The first choice they made that enabled God to use them was to believe in the Person and work of Jesus Christ, This is a one-time faith decision. Our Lord personally evangelized Paul on the Damascus Road while Timothy’s grandmother evangelized him. The second choice these two men made was to “grow in grace and knowledge of our Savior, Jesus Christ…” as stated in 2 Peter 3:18. As the first choice they made was a one-time decision, spiritual growth involves many decisions, made on a daily basis. Their daily decisions to study God’s word, by either being taught, or, as pastors must, search the Word for themselves, insured their spiritual growth. Paul grew by his own consistent study whereas Timothy sat under Paul’s teaching until he, undertaking the responsibilities of a pastor, did his own studying. These things guaranteed that they fulfilled God’s operational will for their lives. Because these two men chose to exploit God’s grace to the maximum, He was able to use them to the maximum. God only uses prepared people. Preparation always begins with spiritual growth or “growing in grace and knowledge of our Lord and Savior Jesus Christ”
Peter continued verse 18 with why God has mandated us to grow up spiritually:

To Him be the glory, both now and to the day of eternity. Amen.  2 Peter 3:18

Whenever a believer grows up spiritually, God receives glory.

Preparation for ministry beyond salvation always varies with each spiritual gift. Both of these men had communication spiritual gifts. This category currently includes the gift of pastor-teacher and the gift of evangelism, both of which require formal academic training, including seminary training. Spiritual growth, however determines God’s ability to use the believer. God only uses spiritually mature believers. Your spiritual maturity comes only through making the perception and application of Biblical truths your first priority in life. If you fulfill this principle, through the expression of your positive volition, that is, your desire to do so, then God will promote you in your area of spiritual gifting. God promoted both Paul and Timothy because they prepared themselves first by believing in Jesus Christ, then by growing in grace, then by growing in grace. In many cases the spiritual gift that God gives you demands further education and training. He provides this training as you gain spiritual capacity for it. Again, God always promotes the prepared believer. God will promote you in the area of your capacity and in your area of spiritual gifting if you grow in grace and in knowledge of our Lord and Savior Jesus Christ.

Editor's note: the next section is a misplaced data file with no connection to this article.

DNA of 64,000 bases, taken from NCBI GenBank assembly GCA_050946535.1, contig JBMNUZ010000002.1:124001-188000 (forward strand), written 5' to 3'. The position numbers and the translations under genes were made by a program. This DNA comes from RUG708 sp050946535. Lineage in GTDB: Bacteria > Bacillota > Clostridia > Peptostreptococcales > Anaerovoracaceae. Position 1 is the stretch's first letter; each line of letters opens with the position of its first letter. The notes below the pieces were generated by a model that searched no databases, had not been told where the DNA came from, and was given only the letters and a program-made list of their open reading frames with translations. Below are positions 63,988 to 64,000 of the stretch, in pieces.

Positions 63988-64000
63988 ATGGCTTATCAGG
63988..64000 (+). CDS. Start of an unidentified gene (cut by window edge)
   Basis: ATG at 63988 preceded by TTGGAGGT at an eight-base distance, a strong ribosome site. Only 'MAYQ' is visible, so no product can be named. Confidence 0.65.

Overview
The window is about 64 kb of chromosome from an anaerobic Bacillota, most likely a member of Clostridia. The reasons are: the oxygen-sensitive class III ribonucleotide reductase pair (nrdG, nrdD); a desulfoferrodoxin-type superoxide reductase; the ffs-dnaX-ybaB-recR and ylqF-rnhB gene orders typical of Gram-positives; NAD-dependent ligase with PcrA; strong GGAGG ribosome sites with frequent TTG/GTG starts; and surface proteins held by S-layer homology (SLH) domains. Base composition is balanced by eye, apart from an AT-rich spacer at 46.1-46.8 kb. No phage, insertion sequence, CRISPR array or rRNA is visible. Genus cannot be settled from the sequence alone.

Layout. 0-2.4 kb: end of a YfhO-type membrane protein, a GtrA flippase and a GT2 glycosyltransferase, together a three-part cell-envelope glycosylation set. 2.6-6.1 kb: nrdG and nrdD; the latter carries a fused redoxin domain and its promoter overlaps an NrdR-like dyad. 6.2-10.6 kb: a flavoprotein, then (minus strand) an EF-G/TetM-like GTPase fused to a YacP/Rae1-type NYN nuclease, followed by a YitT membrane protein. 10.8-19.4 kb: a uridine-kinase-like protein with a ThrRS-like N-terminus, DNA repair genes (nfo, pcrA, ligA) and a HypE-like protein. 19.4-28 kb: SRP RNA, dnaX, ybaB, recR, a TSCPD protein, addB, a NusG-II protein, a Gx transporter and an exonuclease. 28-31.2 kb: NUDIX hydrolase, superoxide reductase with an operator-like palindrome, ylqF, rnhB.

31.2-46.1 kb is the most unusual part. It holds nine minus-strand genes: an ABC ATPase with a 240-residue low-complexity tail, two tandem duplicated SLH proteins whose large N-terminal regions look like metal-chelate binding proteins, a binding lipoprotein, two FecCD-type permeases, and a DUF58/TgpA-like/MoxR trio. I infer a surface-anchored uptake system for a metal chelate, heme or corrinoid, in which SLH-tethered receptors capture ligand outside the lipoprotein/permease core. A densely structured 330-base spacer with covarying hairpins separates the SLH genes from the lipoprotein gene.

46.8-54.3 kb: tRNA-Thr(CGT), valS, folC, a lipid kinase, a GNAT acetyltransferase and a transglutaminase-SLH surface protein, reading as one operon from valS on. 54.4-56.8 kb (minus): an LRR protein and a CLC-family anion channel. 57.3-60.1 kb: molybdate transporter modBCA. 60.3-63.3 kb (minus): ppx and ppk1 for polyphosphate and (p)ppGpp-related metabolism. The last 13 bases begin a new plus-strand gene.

Having introduced Paul and Timothy, as well as the topic of Divine Promotion, let us turn out attention to a more detailed study of each of these men.

See the Doctrine of Paul

See the Doctrine of Timothy

See the Doctrine of Promotion

3. Slaves To Christ Jesus

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Let us return to our exegetical study. Our translation so far is this:

Paul and Timothy

Our next subject is “slaves to Christ Jesus.” At issue here is accuracy of translation. We must accurately interpret the Scripture. It all begins with an accurate translation. If we do not have an accurate translation we cannot interpret correctly. Without an accurate interpretation, we cannot learn the right lesson. If we do not learn the right lesson, we will not grow up spiritually. If we do not grow up spiritually, we will never glorify God, which is our very purpose in life.

This verse continues with what the NASB translates as, “…bond-servants of Christ Jesus…” The original Greek of this phrase sounds like this:

δολοι Χριστοs ησοu DOULOI CHRISTOU IESOU. This phrase begins with DOULOI the nominative masculine plural from the noun DOULOS. It is the subject of this sentence, therefore, a subject nominative correctly translated, “slaves.” The anarthrous construction, that this noun in not preceded by a definite article emphasizes the quality or the uniqueness of the status of this slavery. By using the term, “servant” or “bond servant” many translators weaken the force of Paul’s statement here. DOULOI should be translated as slave, not servant. Now, granted, the terms “slave” and “servant” appear to be very close in meaning, especially after watching some period movies. Some of the servants did appear to be slaves! In actuality, the lifestyle of a slave differs greatly from that of a servant. If Paul and Timothy were servants to Jesus Christ, their responsibilities to Him, and His to them, would be very different than if under slavery to Him. They were slaves to Him, not servants! Being a slave to Christ Jesus is a unique supernatural lifestyle. As God, with perfect integrity, there is no greater Master!